So how do we get from “the sheer act of being itself” even if we could make sense of that phrase to a God who listens to prayers, performs miracles and gets born in a stable?

    If this is the God of Aquinas then I guess Aquinas was less Christian than he is commonly portrayed.

  • jamessweet

    The disadvantage of having a multi-pronged argument is that those wishing to snipe at you from afar can always pick one prong, pretend that is the entirety of your approach, and then present an argument that is vulnerable to a different a prong (while pretending the latter prong doesn’t exist).

    It is true that a lot of words have been spilt ridiculing the idea of god-as-a-physical-personage, the so called “bearded man in the sky” — because a lot of people believe in that god, and that god is absolutely ludicrous in a modern scientific world. But that’s just one prong. Sure, many people believe in a vague “sheer-act-of-belief” god. We have an argument for that too. It’s a different argument, so obviously if you try to apply the anti-beard-man arguments to the puff-of-belief god, they are not going to work. But there are plenty of good arguments against the puff-of-belief god too. Like, that it doesn’t actually mean anything; or that it is essentially synonymous with an atheistic worldview.

  • raven

    it is that neither Hitchens nor Dawkins has any real grasp of what Aquinas even means when he speaks of God.

    1. So what? Aquinas was the usual idiotic xian apologist.

    2. This is the one that always gets me. Which god? There are thousands of gods.

  • Childermass

    It not unlike those who use the word “God” for “the laws of physics.”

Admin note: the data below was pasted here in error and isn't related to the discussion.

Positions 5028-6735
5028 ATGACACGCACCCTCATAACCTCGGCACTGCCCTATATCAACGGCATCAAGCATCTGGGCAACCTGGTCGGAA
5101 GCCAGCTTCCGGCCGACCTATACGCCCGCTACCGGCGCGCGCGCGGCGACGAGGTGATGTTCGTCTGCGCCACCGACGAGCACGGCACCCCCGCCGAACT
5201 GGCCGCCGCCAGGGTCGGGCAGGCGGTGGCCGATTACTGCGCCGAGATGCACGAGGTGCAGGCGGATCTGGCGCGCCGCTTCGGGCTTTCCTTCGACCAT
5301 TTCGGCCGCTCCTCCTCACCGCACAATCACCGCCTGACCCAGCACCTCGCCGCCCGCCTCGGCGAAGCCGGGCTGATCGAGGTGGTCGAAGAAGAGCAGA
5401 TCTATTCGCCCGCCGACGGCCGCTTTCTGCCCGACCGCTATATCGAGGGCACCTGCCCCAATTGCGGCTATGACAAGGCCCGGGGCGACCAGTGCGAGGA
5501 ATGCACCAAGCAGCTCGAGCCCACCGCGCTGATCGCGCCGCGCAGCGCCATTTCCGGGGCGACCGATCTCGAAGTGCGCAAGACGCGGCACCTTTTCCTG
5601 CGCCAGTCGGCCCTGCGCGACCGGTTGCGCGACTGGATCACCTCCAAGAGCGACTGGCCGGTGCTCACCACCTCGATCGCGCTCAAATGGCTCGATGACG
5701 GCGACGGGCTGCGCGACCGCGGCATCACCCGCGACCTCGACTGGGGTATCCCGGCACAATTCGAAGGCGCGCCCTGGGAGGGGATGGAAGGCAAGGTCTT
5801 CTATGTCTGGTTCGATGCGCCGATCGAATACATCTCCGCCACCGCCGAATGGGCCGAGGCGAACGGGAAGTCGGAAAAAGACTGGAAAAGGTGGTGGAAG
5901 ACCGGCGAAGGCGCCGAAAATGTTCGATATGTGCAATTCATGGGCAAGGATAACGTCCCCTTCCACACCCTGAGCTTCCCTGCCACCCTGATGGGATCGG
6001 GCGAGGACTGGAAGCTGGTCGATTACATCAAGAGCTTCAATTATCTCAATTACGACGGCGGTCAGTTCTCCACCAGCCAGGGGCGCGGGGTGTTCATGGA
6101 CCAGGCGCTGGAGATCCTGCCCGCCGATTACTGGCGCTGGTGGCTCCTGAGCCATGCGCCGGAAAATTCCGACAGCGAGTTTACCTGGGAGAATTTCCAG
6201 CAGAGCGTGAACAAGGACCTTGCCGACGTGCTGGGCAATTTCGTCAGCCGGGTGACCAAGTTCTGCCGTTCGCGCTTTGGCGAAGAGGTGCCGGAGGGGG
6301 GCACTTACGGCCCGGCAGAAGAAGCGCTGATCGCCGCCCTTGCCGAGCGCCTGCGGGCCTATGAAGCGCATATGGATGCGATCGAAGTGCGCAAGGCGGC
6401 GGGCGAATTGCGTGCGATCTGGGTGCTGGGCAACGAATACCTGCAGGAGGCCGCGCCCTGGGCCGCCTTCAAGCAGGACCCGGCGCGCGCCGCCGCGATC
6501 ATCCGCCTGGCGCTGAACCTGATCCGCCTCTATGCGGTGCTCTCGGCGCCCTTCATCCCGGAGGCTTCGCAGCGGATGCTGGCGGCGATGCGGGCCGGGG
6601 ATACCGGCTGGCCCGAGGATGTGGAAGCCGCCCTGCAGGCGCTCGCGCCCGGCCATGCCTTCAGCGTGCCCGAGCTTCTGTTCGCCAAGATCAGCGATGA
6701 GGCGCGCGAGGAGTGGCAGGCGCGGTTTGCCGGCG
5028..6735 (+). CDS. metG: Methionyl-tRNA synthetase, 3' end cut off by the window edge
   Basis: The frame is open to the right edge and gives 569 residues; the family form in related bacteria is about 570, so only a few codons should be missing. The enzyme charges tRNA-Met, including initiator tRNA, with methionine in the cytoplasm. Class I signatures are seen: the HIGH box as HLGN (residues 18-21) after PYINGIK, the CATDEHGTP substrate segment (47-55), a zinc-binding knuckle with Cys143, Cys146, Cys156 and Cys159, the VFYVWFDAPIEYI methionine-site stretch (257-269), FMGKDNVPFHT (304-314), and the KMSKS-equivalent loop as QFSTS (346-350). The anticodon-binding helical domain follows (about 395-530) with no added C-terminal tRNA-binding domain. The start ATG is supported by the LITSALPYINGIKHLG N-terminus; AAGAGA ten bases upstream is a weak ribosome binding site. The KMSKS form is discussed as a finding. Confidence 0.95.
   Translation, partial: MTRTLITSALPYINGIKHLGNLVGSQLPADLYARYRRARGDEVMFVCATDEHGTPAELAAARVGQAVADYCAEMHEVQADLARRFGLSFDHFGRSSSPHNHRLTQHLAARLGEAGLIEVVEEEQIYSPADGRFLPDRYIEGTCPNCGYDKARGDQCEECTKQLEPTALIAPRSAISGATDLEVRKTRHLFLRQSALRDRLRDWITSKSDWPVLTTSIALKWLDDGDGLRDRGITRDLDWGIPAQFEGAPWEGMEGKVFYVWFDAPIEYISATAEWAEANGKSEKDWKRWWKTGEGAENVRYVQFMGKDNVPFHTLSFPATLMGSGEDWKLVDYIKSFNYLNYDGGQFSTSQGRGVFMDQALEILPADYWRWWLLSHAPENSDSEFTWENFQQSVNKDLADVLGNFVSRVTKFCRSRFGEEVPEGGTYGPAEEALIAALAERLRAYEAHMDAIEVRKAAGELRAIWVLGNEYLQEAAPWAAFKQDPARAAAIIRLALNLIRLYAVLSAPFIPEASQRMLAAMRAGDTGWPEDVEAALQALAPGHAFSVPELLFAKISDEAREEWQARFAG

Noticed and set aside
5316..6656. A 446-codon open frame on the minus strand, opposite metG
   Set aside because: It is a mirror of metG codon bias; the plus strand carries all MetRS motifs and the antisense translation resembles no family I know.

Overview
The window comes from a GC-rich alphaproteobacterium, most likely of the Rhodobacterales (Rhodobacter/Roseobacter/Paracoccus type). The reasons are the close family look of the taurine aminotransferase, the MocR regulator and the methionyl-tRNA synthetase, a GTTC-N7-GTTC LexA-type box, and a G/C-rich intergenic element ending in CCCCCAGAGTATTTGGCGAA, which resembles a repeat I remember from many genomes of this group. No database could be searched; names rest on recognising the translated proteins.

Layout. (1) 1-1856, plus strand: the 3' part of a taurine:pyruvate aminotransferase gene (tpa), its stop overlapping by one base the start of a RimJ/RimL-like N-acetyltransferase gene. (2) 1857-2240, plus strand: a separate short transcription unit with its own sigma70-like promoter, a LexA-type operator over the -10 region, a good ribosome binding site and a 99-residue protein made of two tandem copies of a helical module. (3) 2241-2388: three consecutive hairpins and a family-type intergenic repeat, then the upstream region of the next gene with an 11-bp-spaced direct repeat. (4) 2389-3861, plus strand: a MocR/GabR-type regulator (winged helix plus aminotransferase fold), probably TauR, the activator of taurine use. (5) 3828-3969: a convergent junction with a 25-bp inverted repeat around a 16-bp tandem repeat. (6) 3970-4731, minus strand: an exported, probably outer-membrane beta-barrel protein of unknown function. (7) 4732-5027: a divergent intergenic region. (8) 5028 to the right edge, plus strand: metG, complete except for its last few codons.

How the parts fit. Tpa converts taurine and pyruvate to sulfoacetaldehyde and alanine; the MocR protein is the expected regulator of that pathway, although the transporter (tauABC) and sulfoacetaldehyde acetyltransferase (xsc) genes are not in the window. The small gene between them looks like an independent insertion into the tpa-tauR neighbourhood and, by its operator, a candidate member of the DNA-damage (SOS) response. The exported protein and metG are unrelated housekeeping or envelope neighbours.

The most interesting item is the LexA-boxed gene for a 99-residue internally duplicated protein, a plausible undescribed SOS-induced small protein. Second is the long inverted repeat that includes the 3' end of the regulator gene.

Okay, for the sake of argument, lets say that God is act of being, etc.

    Why should I think that that should be self-aware? Why should I think it created humanity? Etc.

    And I have heard of this stuff before. I am sure that vast majority of those attending Christian churches have.

  • matty1

    @8 “Which god? There are thousands of gods.”

    The true one, duh

  • raven

    Rather, God is, in Aquinas’s pithy Latin phrase, esse ipsum subsistens, the sheer act of being itself.

    This is the god the xians drag out when you ask them why there god is nowhere, doing nothing. and looks completely imaginary. It wouldn’t be a problem except that it isn’t the xian’s god.

    Then when you leave, thet put it away and drag out their sockpuppet god. The one that hates what they hate and wants them to have what they want. The gay hating, supply side economics, Tea Party jesus, who wants you to own lots of guns, take away people’s food stamps, and deny them the ACA.

    Aquinas’s real god ran a heaven where a popular pastime was looking down into hell to watch your friends and relatives being tortured forever. The usual anthropomorphic Sky Monster god.

  • raven

    To a person, the new atheists hold that God is some being in the world, the maximum instance, if you want, of the category of “being.”

    So do the xians. The reason the atheists call the fundie xian god the Sky Fairy or Sky Monster god is simple.

    That is what the xians believe.

    Their god hates atheists, nonwhites, gays, science, scientists, women, Democrats, college educations, and whatever else anyone wants it to hate. He is going to destroy the world any minute now unless you send lots of money to his self appointed spokespeople.